Crossroads Theatre to Stream No-Holds-Barred Production for Black History Month

The 1991 broadcast of The Colored Museum, digitally available Feb. 2–28, remains a resonant exposé of American history—and celebration of Black culture.

the colored museum

This sketch from The Colored Museum is a parody of A Raisin in the Sun. Courtesy of Nancy Levine

Contrary to the title’s implication, George C. Wolfe’s The Colored Museum is not a mere display of artifacts. Rather, the no-holds-barred, commanding satire exposes dark aspects of American history, celebrates Black culture and mocks stereotypes in 11 sketches or “exhibits.”

The 90-minute play premiered in 1986 on the Crossroads Theatre Company stage in New Brunswick. Company cofounders Ricardo Khan and the late Lee Kenneth Richardson (who died in May) produced and directed, respectively. The production helped launch Wolfe’s career as a Tony-winning playwright and director.

That same year, The Colored Museum moved to the Public Theater in New York City. A few years later, when asked to choose a production to record for WNET’s Great Performances series, Crossroads selected The Colored Museum without hesitation. Wolfe wrote the screenplay and codirected the broadcast version, which includes original cast members Danitra Vance and Vickilyn Reynolds.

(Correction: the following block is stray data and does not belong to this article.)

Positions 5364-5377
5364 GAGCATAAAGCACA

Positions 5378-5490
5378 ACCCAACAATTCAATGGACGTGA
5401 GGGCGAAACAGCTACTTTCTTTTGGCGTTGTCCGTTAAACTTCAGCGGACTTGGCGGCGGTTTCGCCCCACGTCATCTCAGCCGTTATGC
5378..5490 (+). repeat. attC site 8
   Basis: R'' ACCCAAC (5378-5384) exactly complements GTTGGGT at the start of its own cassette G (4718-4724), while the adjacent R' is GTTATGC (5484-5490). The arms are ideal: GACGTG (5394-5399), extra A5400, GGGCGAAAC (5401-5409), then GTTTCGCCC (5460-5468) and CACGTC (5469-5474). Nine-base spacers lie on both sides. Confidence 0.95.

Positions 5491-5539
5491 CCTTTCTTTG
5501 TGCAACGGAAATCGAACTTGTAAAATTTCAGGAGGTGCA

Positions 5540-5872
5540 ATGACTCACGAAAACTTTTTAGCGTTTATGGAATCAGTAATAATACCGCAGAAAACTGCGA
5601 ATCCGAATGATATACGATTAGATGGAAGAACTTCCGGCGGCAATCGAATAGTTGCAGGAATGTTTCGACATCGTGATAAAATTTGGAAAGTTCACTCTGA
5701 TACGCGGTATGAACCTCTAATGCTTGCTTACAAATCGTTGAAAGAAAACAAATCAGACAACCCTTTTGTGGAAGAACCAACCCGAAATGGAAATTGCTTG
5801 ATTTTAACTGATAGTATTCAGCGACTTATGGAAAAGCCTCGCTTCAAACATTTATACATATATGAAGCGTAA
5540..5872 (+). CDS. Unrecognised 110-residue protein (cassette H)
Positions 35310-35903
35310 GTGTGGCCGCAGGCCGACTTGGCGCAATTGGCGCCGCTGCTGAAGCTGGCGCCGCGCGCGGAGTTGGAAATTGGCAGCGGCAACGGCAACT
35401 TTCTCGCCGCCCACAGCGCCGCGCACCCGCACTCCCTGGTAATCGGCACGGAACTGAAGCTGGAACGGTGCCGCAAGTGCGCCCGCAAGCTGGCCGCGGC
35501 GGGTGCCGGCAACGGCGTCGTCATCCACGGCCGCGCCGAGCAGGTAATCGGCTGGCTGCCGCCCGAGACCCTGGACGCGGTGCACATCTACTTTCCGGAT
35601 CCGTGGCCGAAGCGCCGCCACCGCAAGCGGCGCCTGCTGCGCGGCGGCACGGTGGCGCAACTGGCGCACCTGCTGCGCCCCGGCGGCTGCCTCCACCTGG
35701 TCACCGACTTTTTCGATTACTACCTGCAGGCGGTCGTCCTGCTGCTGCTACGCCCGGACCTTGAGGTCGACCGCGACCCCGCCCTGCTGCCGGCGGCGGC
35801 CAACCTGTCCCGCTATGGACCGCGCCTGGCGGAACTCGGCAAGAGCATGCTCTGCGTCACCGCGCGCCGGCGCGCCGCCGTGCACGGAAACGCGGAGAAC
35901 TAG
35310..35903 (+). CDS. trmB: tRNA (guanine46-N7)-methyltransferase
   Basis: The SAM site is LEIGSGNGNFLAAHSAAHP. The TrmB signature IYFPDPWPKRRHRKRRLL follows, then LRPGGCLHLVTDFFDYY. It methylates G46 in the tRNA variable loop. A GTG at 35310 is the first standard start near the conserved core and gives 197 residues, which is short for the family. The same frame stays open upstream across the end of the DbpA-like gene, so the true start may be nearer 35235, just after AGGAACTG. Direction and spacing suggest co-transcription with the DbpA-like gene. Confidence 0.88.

This Black History Month, February 2–28, audiences can stream the 1991 broadcast production at through the digital platform Home With Crossroads.

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“It’s a brilliant satire that allowed Crossroads to depart from naturalism in the way Black Americans are depicted,” says Khan. “It hits on something that continues to be biting and funny and entertaining.”

Throughout the production, witty lines coexist with dead-serious moments. In one sketch, a perky stewardess aboard the Celebrity Slaveship instructs passengers to fasten their shackles. In a lighter bit, two wigs argue about which hairpiece their owner will wear. And in a profound vignette, a businessman attempts to shed his Black identity by discarding items like a dashiki, an Afro-comb and a Jackson 5 record.

Created more than 30 years ago, The Colored Museum’s message still resonates today.

“[Wolfe] wanted to take glimpses of who we are and set them in a museum so that they could be honored,” says Khan, “but those things are still out there walking around. I think we’re all finding today—people of all backgrounds and colors—that we need to continue to take the serious and honest looks at ourselves and each other if we’re going to go forward.”

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